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 sav08:substitution_theorems_for_propositional_logic [2008/03/11 16:11]vkuncak sav08:substitution_theorems_for_propositional_logic [2015/04/21 17:30] (current) Both sides previous revision Previous revision 2008/03/11 16:11 vkuncak 2008/03/11 16:11 vkuncak 2008/03/11 16:09 vkuncak 2008/03/11 14:57 vkuncak 2008/03/10 19:35 vkuncak 2008/03/06 13:26 vkuncak 2008/03/06 11:19 vkuncak 2008/03/06 11:18 vkuncak 2008/03/06 11:18 vkuncak 2008/03/06 11:05 vkuncak 2008/03/06 11:05 vkuncak 2008/03/06 10:59 vkuncak 2008/03/05 21:08 vkuncak 2008/03/05 21:08 vkuncak 2008/03/05 20:47 vkuncak created Next revision Previous revision 2008/03/11 16:11 vkuncak 2008/03/11 16:11 vkuncak 2008/03/11 16:09 vkuncak 2008/03/11 14:57 vkuncak 2008/03/10 19:35 vkuncak 2008/03/06 13:26 vkuncak 2008/03/06 11:19 vkuncak 2008/03/06 11:18 vkuncak 2008/03/06 11:18 vkuncak 2008/03/06 11:05 vkuncak 2008/03/06 11:05 vkuncak 2008/03/06 10:59 vkuncak 2008/03/05 21:08 vkuncak 2008/03/05 21:08 vkuncak 2008/03/05 20:47 vkuncak created Line 12: Line 12: Substitution is a maping formulas to formulas, Substitution is a maping formulas to formulas, - $+ \begin{equation*} ​\sigma : D \to {\cal F} ​\sigma : D \to {\cal F} -$ + \end{equation*} where $D \subseteq {\cal F}$ is the domain of substitution,​ usually finite. ​ We write it where $D \subseteq {\cal F}$ is the domain of substitution,​ usually finite. ​ We write it - $+ \begin{equation*} ​\sigma = \{F_1 \mapsto G_1,\ldots, F_n \mapsto G_n\} ​\sigma = \{F_1 \mapsto G_1,\ldots, F_n \mapsto G_n\} -$ + \end{equation*} Let ${\cal S}$ be set of all substitutions.  ​ Let ${\cal S}$ be set of all substitutions.  ​ Line 26: Line 26: For $F \in {\cal F}$ we write $F \sigma$ instead of $subst(\sigma)(F)$,​ so For $F \in {\cal F}$ we write $F \sigma$ instead of $subst(\sigma)(F)$,​ so - $+ \begin{equation*} subst : {\cal S} \to ({\cal F} \to {\cal F}) subst : {\cal S} \to ({\cal F} \to {\cal F}) -$ + \end{equation*} //Variable substitution//​ is substitution where the domain is a subset of $V$ - it only replaces variables, not complex formulas. //Variable substitution//​ is substitution where the domain is a subset of $V$ - it only replaces variables, not complex formulas. **Theorem:​** For formula $F$, interpretation $I$ and variable substitution $\sigma = \{p_1 \mapsto F_1,​\ldots,​p_n \mapsto F_n\}$, **Theorem:​** For formula $F$, interpretation $I$ and variable substitution $\sigma = \{p_1 \mapsto F_1,​\ldots,​p_n \mapsto F_n\}$, - $+ \begin{equation*} ​e(subst(\{p_1 \mapsto F_1,​\ldots,​p_n \mapsto F_n\})(F))(I) = ​e(subst(\{p_1 \mapsto F_1,​\ldots,​p_n \mapsto F_n\})(F))(I) = -$ + \end{equation*} ++++| ++++| - $+ \begin{equation*} ​e(F)(I[p_1 \mapsto e(F_1)(I),​\ldots,​p_n \mapsto e(F_n)(I)]) ​e(F)(I[p_1 \mapsto e(F_1)(I),​\ldots,​p_n \mapsto e(F_n)(I)]) -$ + \end{equation*} ++++ ++++ - Corollary (tautology instances): if $\models F$, then $\models (subst(\sigma)(F))$ for every variable substitution $\sigma$. + **Corollary (tautology instances):** if $\models F$, then $\models (subst(\sigma)(F))$ for every variable substitution $\sigma$. We say that two formulas are equivalent if $\models (F \leftrightarrow G)$. We say that two formulas are equivalent if $\models (F \leftrightarrow G)$. - **Lemma**: If $\models (F \leftrightarrow G)$ then for every interpretation $I$ we have $e(F)(I) = e(G)(I)$. + + **Lemma:** If $\models (F \leftrightarrow G)$ then for every interpretation $I$ we have $e(F)(I) = e(G)(I)$. From the tautology instances Corrolary we obtain. From the tautology instances Corrolary we obtain. - Corollary: if $\models (F \leftrightarrow G)$ and $\sigma$ is a variable substitution,​ then $\models (subst(\sigma)(F) \leftrightarrow subst(\sigma)(G))$. + **Corollary:** if $\models (F \leftrightarrow G)$ and $\sigma$ is a variable substitution,​ then $\models (subst(\sigma)(F) \leftrightarrow subst(\sigma)(G))$. Does the theorem hold if $\sigma$ is ++not a variable substitution?​|No,​ because a general substitution could produce an arbitrary formula.++ Does the theorem hold if $\sigma$ is ++not a variable substitution?​|No,​ because a general substitution could produce an arbitrary formula.++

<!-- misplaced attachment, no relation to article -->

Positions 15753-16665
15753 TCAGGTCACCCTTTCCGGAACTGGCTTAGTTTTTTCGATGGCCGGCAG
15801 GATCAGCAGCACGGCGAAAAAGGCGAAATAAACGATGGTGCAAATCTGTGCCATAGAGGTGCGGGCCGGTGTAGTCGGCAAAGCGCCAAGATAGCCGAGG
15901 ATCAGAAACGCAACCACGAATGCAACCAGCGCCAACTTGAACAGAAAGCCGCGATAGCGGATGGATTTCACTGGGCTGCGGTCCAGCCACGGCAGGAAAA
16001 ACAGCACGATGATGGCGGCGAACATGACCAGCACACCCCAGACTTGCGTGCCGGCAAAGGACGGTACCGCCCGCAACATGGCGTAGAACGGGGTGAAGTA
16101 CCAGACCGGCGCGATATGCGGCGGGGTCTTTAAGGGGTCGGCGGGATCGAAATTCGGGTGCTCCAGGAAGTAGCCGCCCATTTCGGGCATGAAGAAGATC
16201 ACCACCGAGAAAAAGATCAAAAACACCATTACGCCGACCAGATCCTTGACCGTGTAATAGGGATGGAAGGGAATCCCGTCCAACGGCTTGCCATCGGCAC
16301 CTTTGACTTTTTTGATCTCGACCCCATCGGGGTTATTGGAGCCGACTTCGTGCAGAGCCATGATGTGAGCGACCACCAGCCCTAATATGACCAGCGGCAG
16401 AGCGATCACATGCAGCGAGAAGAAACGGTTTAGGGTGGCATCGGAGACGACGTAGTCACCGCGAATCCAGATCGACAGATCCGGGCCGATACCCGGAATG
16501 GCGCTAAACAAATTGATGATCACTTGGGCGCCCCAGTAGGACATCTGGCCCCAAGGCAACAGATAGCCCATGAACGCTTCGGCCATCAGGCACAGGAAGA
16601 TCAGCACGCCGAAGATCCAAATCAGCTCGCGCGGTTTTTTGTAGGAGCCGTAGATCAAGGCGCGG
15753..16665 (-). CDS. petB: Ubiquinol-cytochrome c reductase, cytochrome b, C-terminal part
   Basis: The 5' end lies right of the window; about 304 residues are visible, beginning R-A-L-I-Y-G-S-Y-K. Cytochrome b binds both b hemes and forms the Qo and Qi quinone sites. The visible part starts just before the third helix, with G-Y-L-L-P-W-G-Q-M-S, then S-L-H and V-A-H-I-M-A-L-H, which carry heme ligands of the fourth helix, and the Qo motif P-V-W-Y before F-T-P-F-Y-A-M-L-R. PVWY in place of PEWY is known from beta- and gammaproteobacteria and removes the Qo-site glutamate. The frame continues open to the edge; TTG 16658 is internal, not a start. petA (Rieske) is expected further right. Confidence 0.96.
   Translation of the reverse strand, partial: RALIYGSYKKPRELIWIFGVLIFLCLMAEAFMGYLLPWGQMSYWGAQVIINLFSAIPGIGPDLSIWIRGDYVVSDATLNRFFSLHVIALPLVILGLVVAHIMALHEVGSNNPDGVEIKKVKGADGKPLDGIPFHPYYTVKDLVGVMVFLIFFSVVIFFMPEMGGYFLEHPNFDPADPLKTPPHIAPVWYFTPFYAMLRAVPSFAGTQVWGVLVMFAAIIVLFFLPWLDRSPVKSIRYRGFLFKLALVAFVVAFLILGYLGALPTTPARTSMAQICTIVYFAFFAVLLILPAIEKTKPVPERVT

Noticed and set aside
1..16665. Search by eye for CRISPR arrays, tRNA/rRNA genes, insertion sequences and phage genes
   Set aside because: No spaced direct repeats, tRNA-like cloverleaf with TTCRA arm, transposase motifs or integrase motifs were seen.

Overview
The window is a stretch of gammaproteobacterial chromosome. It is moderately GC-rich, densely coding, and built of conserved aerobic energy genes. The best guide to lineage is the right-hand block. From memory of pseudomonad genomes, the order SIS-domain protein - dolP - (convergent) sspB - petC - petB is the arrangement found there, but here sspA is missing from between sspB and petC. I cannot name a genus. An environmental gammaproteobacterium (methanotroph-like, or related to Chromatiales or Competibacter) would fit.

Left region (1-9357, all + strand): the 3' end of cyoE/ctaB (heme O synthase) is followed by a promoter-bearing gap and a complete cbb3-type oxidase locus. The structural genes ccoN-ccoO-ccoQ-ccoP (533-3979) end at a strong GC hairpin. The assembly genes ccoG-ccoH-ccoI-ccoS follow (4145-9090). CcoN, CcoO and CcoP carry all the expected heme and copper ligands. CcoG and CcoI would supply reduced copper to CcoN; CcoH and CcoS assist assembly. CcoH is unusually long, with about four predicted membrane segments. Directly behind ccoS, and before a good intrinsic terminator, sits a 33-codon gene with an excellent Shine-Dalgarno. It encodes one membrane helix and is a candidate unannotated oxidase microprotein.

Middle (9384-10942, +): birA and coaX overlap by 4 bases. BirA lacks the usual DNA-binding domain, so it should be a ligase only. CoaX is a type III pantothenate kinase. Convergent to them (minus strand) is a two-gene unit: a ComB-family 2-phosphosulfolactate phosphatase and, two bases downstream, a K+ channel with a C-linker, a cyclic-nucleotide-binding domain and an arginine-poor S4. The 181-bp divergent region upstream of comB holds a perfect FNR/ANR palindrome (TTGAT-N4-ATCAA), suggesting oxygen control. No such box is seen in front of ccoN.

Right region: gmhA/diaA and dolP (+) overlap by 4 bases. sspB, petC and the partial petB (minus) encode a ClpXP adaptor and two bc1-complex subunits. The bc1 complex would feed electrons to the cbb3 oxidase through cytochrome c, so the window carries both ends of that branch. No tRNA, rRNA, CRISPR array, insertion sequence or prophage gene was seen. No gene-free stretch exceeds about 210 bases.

sav08/substitution_theorems_for_propositional_logic.txt · Last modified: 2015/04/21 17:30 (external edit)

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